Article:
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Trends in Chronic Kidney Disease Care in the US by Race and Ethnicity, 2012-2019.
Chu CD, Powe NR, McCulloch CE, Crews DC, Han Y, Bragg-Gresham JL, Saran R, Koyama A, Burrows NR, Tuot DS, Centers for Disease Control and Prevention Chronic Kidney Disease Surveillance Team. Trends in Chronic Kidney Disease Care in the US by Race and Ethnicity, 2012-2019. JAMA Network Open. 2021 Sep 1; 4(9):e2127014.
Significant racial and ethnic disparities in chronic kidney disease (CKD) progression and outcomes are well documented, as is low use of guideline-recommended CKD care.
To examine guideline-recommended CKD care delivery by race and ethnicity in a large, diverse population.
Design, Setting, and Participants:
In this serial cross-sectional study, adult patients with CKD that did not require dialysis, defined as a persistent estimated glomerular filtration rate less than 60 mL/min/1.73 m2 or a urine albumin-creatinine ratio of 30 mg/g or higher for at least 90 days, were identified in 2-year cross-sections from January 1, 2012, to December 31, 2019. Data from the OptumLabs Data Warehouse, a national data set of administrative and electronic health record data for commercially insured and Medicare Advantage patients, were used.
The independent variables were race and ethnicity, as reported in linked electronic health records.
Main Outcomes and Measures:
On the basis of guideline-recommended CKD care, the study examined care delivery process measures (angiotensin-converting enzyme inhibitor or angiotensin II receptor blocker prescription for albuminuria, statin prescription, albuminuria testing, nephrology care for CKD stage 4 or higher, and avoidance of chronic nonsteroidal anti-inflammatory drug prescription) and care delivery outcome measures (blood pressure and diabetes control).
A total of 452?238 patients met the inclusion criteria (mean [SD] age, 74.0 [10.2] years; 262 089 [58.0%] female; a total of 7573 [1.7%] Asian, 49 970 [11.0%] Black, 15 540 [3.4%] Hispanic, and 379 155 [83.8%] White). Performance on process measures was higher among Asian, Black, and Hispanic patients compared with White patients for angiotensin-converting enzyme inhibitor and angiotensin II receptor blocker use (79.8% for Asian patients, 76.7% for Black patients, and 79.9% for Hispanic patients compared with 72.3% for White patients in 2018-2019), statin use (72.6% for Asian patients, 69.1% for Black patients, and 74.1% for Hispanic patients compared with 61.5% for White patients), nephrology care (64.8% for Asian patients, 72.9% for Black patients, and 69.4% for Hispanic patients compared with 58.3% for White patients), and albuminuria testing (53.9% for Asian patients, 41.0% for Black patients, and 52.6% for Hispanic patients compared with 30.7% for White patients). Achievement of blood pressure control to less than 140/90 mm Hg was similar or lower among Asian (71.8%), Black (63.3%), and Hispanic (69.8%) patients compared with White patients (72.9%). Achievement of diabetes control with hemoglobin A1c less than 7.0% was 50.1% in Asian patients, 49.3% in Black patients, and 46.0% in Hispanic patients compared with 50.3% for White patients.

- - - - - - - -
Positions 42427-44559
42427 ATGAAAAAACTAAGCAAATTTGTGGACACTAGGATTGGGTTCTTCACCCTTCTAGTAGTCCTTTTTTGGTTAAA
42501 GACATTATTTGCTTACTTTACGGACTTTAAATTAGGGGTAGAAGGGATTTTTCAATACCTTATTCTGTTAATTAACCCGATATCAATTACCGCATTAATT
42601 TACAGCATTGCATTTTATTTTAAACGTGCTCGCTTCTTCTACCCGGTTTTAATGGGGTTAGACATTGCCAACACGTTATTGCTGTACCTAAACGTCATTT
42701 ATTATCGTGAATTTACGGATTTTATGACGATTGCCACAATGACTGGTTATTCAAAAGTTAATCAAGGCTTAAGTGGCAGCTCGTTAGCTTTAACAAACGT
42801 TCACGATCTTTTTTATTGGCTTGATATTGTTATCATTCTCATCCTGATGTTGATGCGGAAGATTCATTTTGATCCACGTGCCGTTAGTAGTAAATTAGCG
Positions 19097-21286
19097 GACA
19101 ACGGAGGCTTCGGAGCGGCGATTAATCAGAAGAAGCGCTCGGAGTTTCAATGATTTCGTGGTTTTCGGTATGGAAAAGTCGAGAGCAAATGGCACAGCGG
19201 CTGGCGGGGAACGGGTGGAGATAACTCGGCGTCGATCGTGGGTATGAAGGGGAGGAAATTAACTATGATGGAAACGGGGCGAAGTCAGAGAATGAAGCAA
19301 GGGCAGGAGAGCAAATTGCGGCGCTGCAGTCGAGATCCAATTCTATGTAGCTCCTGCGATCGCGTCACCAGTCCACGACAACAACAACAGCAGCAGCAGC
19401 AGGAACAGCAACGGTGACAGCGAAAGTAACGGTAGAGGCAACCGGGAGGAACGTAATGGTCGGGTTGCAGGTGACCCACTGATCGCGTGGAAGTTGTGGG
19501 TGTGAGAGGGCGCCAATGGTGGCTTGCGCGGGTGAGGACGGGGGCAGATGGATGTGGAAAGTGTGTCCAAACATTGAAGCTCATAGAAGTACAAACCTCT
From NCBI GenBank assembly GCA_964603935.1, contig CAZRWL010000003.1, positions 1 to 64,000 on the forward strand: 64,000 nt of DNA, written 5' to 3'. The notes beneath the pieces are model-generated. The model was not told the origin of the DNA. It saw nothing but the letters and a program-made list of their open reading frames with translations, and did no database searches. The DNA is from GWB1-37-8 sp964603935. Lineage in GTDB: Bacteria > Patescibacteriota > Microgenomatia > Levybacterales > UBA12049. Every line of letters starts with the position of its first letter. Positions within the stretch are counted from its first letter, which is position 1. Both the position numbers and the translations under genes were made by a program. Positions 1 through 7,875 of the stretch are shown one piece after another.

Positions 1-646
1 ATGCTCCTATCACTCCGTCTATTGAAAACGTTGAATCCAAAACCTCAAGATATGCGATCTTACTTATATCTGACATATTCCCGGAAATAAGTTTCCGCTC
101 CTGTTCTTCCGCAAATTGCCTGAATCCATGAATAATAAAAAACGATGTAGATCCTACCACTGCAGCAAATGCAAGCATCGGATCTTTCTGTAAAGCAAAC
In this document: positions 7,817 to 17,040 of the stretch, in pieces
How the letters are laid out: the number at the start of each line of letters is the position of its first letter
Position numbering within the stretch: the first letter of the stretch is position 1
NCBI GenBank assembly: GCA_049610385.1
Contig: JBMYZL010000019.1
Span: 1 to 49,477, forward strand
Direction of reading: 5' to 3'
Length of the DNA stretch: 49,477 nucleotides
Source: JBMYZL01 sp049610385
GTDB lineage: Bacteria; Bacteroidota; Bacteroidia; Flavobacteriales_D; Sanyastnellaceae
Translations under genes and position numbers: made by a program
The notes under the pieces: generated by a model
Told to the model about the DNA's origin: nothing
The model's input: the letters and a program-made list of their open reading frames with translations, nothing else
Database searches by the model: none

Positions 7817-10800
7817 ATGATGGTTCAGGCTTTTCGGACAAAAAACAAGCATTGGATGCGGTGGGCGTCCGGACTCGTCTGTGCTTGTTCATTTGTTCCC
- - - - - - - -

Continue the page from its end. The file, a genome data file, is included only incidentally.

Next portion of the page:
Conclusions and Relevance:
Higher performance on CKD care process measures among Asian, Black, and Hispanic patients suggests that differences in medication prescription and diagnostic testing are unlikely to fully explain known disparities in CKD progression and kidney failure. Improving care delivery processes alone may be inadequate for reducing these disparities.